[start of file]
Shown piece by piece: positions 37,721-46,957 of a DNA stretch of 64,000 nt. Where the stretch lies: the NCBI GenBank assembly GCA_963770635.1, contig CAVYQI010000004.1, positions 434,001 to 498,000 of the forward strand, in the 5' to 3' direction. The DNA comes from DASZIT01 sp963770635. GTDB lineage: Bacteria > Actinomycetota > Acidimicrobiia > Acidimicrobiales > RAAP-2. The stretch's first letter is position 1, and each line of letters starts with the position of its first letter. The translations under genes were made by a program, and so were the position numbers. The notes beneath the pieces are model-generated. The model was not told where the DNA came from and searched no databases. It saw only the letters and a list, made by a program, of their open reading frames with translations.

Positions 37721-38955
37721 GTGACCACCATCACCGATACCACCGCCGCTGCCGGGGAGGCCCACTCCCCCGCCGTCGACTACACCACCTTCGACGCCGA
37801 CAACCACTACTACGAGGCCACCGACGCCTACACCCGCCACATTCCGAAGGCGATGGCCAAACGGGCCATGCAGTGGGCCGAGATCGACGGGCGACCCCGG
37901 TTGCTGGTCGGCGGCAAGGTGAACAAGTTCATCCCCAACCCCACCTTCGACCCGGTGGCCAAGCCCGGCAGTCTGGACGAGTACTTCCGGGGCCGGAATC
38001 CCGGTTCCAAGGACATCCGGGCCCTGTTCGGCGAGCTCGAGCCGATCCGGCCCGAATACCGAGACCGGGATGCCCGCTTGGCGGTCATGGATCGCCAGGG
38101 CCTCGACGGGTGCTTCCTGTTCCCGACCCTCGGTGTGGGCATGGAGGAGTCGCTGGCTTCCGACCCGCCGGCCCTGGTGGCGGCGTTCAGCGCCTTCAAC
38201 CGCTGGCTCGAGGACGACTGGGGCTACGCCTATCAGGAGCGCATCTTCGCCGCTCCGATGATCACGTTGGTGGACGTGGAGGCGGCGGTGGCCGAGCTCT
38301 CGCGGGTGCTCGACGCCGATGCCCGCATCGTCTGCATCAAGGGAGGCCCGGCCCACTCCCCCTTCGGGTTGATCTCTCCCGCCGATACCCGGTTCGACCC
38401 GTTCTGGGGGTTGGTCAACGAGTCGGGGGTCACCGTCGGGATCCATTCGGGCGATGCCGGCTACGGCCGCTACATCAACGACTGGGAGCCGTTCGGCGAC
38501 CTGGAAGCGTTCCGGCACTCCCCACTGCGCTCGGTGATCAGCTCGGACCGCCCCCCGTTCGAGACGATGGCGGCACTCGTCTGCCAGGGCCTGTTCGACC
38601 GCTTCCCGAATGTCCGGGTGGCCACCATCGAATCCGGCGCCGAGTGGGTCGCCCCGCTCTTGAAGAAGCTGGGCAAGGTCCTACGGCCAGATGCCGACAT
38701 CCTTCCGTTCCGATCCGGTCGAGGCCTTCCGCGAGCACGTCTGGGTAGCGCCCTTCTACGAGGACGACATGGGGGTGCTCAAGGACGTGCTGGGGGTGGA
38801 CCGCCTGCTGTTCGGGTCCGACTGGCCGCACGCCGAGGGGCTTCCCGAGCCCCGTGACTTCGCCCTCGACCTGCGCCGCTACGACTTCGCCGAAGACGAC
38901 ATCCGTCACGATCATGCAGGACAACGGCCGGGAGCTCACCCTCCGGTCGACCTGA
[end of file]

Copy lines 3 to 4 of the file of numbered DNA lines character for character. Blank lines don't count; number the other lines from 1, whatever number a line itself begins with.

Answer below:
37721 GTGACCACCATCACCGATACCACCGCCGCTGCCGGGGAGGCCCACTCCCCCGCCGTCGACTACACCACCTTCGACGCCGA
37801 CAACCACTACTACGAGGCCACCGACGCCTACACCCGCCACATTCCGAAGGCGATGGCCAAACGGGCCATGCAGTGGGCCGAGATCGACGGGCGACCCCGG